There are thousands of miles of backroads that separate the east and west coasts of the United States, miles that would seem to include a lot of differences in the people who live along them. But Bob Kiss thinks there’s a spirit of philanthropy that unites all Americans and he’s crossing the country on a bike–yes the kind you have to pedal–to prove it.
Kiss, who graduated Verona High School with the class of 1975, created the One America Charity Ride to highlight nonprofits that exist across the U.S., for both their missions and the selfless spirit of the people who work in them, something that he believes resonates widely. “The people I know just want peace and prosperity, and to help other people,” he says.
Planning for the ride began in 2016, a year after Kiss retired from a long career at J.P. Morgan. “I had things I wanted to do that didn’t fit in the two-week vacation that corporate America gives you,” he says, which included learning more about how charities work and the challenges they face. As his ideas for a coast-to-coast charity ride took shape, he asked friends to nominate nonprofits to benefit from it. Kiss whittled their 40 suggestions to 20 so that he would have room to add the local charities that he expected to discover along the way. He vetted each one and set up a fundraising page to collect donations and per-mile pledges.
The charities supported through the One America Charity Ride range from some of the biggest in the country, like the American Red Cross and Salvation Army, to Camp Fatima, a New Jersey summer camp for children and adults with developmental disabilities that runs solely on volunteer power. There are charities focused on health and on children at risk, on global causes and on support for veterans.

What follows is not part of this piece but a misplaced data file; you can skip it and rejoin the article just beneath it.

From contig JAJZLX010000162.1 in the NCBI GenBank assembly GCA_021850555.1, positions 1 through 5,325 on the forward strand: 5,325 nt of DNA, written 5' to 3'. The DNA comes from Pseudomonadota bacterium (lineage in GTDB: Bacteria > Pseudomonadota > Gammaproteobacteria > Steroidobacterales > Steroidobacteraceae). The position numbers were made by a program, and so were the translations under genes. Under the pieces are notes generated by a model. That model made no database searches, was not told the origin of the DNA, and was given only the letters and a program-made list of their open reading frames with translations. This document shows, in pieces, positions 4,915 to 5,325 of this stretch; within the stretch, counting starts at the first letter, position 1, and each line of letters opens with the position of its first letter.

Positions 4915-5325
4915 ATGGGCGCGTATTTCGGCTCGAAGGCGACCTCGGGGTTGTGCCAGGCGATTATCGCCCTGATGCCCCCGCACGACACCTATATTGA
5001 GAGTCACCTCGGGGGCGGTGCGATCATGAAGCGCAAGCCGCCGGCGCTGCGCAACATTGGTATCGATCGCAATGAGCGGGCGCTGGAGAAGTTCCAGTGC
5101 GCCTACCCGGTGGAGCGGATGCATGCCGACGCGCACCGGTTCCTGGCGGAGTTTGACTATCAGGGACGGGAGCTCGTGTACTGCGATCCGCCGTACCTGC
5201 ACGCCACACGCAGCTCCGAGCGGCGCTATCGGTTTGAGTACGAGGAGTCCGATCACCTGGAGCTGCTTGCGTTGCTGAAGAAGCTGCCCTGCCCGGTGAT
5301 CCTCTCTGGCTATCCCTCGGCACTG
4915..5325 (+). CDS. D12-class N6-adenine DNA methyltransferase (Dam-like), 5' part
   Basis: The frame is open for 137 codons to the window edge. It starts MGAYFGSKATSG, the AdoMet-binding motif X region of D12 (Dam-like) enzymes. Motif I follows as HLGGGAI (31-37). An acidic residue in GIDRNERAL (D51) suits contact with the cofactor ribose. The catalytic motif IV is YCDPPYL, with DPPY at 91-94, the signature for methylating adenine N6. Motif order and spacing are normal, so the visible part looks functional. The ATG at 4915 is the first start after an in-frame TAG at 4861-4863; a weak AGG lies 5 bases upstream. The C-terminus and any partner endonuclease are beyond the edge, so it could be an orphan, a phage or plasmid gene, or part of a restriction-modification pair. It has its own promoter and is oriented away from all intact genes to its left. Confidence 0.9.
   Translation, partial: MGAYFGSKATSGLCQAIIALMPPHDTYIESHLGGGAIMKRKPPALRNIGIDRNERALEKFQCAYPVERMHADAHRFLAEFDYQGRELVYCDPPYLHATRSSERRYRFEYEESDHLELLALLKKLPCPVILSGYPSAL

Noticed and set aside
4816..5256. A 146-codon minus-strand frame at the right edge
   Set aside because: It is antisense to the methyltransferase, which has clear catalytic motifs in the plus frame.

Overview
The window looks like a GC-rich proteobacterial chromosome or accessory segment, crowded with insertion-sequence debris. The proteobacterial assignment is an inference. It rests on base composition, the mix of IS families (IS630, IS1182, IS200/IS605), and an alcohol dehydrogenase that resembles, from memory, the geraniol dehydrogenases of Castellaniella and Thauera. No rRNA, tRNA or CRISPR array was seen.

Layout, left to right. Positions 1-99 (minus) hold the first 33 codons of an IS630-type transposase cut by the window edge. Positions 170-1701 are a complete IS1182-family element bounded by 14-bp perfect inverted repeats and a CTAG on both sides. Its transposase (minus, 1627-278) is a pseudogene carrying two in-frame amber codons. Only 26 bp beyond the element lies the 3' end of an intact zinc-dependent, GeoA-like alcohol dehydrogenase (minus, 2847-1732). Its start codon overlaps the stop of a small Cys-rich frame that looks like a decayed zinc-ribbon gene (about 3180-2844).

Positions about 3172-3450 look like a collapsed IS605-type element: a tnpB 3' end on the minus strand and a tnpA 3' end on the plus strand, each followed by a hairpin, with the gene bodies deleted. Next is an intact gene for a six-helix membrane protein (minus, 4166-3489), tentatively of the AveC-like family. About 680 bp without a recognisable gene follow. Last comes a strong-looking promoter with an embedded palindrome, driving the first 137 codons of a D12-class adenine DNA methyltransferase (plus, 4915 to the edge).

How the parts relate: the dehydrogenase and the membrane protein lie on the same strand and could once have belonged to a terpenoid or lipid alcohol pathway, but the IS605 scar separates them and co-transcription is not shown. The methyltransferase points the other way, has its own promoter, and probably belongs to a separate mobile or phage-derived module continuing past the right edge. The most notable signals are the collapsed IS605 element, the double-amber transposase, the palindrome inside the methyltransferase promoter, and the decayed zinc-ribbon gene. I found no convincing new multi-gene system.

“I really want to highlight the generosity of people who have such compassion and empathy for their fellow human beings, whether that is fellow Americans or worldwide neighbors,” Kiss says. “All the noise out there makes it seem like we are coming apart at the seams, but there are people out there coming together. Good people doing good things.”
And then, after months of planning and training, it was time to ride. Kiss departed San Diego on February 11 and expects to finish at Liberty State Park in early May. His wife, Sharon Fehrs Kiss (VHS ’74) provided “sag wagon” support from California to Tulsa, Okla., but Kiss rode the next 1,000 miles alone, carrying 50 pounds of gear that ranged from water bottles to a Garmin GPS and chargers for his phone and laptop. Sharon Kiss rejoined the route in Louisville, Ky., and will drive by her husband all the way back to New Jersey. End to end, the ride will be about 3,700 miles.
Riding 70 to 100 miles a day might be enough of a challenge for most people, but Mother Nature decided to throw in a few weather wallops along the way. Kiss faced icy roads in Flagstaff, Ariz., and high winds on the high plateaus from New Mexico into Texas. The Ohio River flooded, cutting off some of the road he intended to travel. There was snow in Louisville and again just outside Dayton, Ohio. “Of all the days I have ridden, I have only worn short-finger gloves on five days,” Kiss notes.
Kiss documented the ride on his blog with posts written “every 500 miles” and on social media. He has written about the places and people he has encountered, the route and terrain, and the charities he is supporting. He seems particularly drawn to the Pelotonia, a three-day ride in Ohio that funds cancer research at Ohio State University’s Comprehensive Cancer Center. Local companies seeded the event’s basic operating costs, so 100% of the riders’ pledges go to the cancer center. In the nine years since it was founded, the Pelotonia has raised more than $157 million for research, Kiss notes.
Is something like that in the future for Kiss, who lives in New Jersey? “I’m not sure,” he avers. “First I have to collect from the people who have pledged for the One America ride but not given.”
“It will not be an unsupported ride across the country,” he adds with certainty and a laugh. “Maybe I’ll find some way to be more involved with some of these charities. This has all been a self-discovery operation.”